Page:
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MORRISSEY: Your winter-survival guide for brutal Bears and Bulls

Bears running back Benny Cunningham fumbles in the end zone against the Packers on Sunday. (AP Photo/Nam Y. Huh)

Baseball’s hot stove very well could be the only source of heat for Chicago sports over the next three months. I’d prefer warming my hands over a fire of real football games and real basketball players rather than possible trades, but it doesn’t look like I have a choice.

Cubs president Theo Epstein is talking about a yawning window in which the franchise could be a World Series contender for “seven years, hopefully, at least.’’ I love that there’s nothing especially audacious about his statement. Yes, you say to yourself matter-of-factly, it could be so.

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The Sox’ rebuild is going very well. General manager Rick Hahn, having already traded for a boatload of young talent, has made it clear that he’s open to more veterans-for-prospects deals if they make sense. I love that few people who care about the Sox are balking at this out of loyalty to players who aren’t crucial to a rebuild. There are all sorts of good reasons to love Jose Abreu, but if you’re going to tank, do it right.

Ah, baseball’s offseason. So full of possibility. Feeling toasty? I’m so happy for you.

Here’s a blast of frigid winter – a Saskatchewan Screamer, as WGN weather worshipper Tom Skilling might joyfully describe it.

The brrrrrrutal Bulls. And the brrrrrrutal Bears.

Bundle up for wind-chill readings in the negative double digits, right?

Hold on a second. Before hypothermia sets in, let’s try to turn two terrible situations into two not-so-terrible ones. Let’s turn those frozen frowns upside down. If we’re going to make it through the cold and the snow, we need to manufacture some warm feelings. You’ve come to the right place. As usual, I can’t turn off the positivity!

When the most interesting thing about your team is a one-punch fight between two teammates, the phrase “hopelessly defective’’ comes to mind. But the more I think about it, the more I wonder if it might be the best thing that could have happened to the Bulls, who aren’t good at basketball. If I were team vice president John Paxson, I’d do the opposite of what the management handbook says to do. The handbook very much wants Nikola Mirotic and Bobby Portis to shake hands and make up.

But if I were in charge, I’d want Mirotic to continue to aim his vow of silence at Portis, who punched him and broke two of his facial bones during an October practice. I’d want as much attention as possible taken away from the product on the floor, which, other than Lauri Markkanen, is almost unwatchable. Can you get people to come to the United Center to witness two teammates avoiding each like ex-college sweethearts at a party? More easily than you can build a marketing campaign around a roster that includes Cameron Payne, Justin Holiday, etc.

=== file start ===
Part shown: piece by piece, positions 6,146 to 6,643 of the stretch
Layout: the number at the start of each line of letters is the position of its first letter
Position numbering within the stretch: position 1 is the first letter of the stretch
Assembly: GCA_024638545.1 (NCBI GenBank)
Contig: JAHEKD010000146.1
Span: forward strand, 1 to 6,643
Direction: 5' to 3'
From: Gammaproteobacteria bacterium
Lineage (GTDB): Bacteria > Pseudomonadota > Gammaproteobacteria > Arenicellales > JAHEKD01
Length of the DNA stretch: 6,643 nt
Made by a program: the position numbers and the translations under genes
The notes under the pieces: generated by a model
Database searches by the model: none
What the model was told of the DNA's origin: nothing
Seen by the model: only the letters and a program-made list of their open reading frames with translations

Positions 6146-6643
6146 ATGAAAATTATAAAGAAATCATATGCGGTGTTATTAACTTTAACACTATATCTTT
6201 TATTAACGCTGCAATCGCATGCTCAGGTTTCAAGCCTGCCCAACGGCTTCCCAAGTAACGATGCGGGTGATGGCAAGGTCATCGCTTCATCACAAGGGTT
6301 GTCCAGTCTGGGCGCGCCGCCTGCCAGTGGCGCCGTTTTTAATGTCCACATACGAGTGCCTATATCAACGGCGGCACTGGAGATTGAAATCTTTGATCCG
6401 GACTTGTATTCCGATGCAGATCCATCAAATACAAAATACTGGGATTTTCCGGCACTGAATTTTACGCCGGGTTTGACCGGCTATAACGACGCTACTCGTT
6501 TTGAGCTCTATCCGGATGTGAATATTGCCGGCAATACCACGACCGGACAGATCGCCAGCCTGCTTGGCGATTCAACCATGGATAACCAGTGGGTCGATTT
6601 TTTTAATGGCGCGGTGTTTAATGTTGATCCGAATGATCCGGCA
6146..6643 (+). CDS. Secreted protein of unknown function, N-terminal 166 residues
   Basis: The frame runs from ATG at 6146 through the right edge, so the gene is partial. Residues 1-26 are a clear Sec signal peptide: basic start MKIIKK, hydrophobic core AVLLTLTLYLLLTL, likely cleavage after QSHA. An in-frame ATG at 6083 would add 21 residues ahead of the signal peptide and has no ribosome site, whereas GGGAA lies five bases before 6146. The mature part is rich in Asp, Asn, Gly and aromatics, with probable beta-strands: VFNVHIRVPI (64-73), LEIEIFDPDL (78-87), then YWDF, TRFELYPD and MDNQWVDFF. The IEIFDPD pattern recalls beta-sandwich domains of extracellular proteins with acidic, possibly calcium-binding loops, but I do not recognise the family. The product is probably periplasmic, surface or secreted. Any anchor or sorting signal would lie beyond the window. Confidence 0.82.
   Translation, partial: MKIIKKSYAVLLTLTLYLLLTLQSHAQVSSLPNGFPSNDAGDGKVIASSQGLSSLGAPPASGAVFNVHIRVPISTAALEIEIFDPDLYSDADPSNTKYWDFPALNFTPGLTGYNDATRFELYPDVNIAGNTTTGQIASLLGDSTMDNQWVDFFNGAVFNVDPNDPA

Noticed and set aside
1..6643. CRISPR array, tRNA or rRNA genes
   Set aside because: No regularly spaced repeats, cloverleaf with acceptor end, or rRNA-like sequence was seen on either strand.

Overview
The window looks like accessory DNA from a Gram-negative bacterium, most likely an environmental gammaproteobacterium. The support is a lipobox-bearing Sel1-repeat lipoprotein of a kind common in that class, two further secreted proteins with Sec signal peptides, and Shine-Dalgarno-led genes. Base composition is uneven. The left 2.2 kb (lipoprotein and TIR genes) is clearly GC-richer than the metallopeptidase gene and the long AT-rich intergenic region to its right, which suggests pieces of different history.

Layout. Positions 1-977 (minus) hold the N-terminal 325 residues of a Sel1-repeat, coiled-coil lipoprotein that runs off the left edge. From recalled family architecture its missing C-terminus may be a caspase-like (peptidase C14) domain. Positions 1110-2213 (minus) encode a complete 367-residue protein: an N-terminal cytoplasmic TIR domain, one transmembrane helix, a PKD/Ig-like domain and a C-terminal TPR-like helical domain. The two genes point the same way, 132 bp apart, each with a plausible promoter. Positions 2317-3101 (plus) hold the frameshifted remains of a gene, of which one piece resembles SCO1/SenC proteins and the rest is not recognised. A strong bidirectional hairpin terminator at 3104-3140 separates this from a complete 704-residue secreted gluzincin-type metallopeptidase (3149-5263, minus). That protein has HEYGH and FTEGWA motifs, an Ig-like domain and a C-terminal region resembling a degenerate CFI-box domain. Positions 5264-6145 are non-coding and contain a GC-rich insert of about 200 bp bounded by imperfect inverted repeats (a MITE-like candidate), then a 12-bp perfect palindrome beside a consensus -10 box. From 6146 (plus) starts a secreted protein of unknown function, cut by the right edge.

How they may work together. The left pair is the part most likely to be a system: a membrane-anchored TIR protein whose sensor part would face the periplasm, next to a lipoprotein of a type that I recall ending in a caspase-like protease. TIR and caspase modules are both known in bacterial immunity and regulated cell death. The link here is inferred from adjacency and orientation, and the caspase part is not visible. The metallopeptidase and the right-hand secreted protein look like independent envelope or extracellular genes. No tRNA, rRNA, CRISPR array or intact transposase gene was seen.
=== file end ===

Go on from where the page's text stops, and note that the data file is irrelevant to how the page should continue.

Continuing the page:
So Niko and Bobby. Silencers at 10 paces. Perfect.

The Bears pose a different kind of problem. Everyone on the team seems to get along wonderfully. Considering how bad the Bears are, that’s an indictment. You’d think at least one player would despise another on general grounds of incompetence. But, no. We’re told the locker-room “culture’’ is excellent. We’re also told it’s a positive that coach John Fox hasn’t lost the team.

If anything would make this season more palatable, it would be anarchy. Otherwise, what’s left? Watching Mitch Trubisky learn from a coaching staff that doesn’t seem to know how to use him? Cringing at the possibility the Bears might bring back Fox under the flimsy rationale of continuity? I’ll root for open rebellion as a diversion from having to watch bad football.

The last hope for cold-weather fun are the Blackhawks, who used to be good all the time but are struggling about a quarter of the way through the season. They will figure things out. I won’t fall into the annual spiral of panic I recently accused their fans of being in. But I am asking (for a friend) when things will get better. Soon, right? Right? Right?!!!

If things do go down the drain for the Hawks, Chicago is headed for a very cold, very depressing three months. Pitchers and catchers will report sometime in mid-February, which means that, until then, we’ll need the Cubs and the White Sox to keep us warm via free-agent signings and trades.

I envision a post-apocalyptic nuclear winter in which Chicago sports fans wander the streets, their hands clawed, their hearts two sizes too small from a lack of good cheer or anything to cheer for.

If they’re lucky, they’ll stumble upon a Northwestern basketball game or a Northwestern bowl game. Otherwise, they had better make friends with frostbite.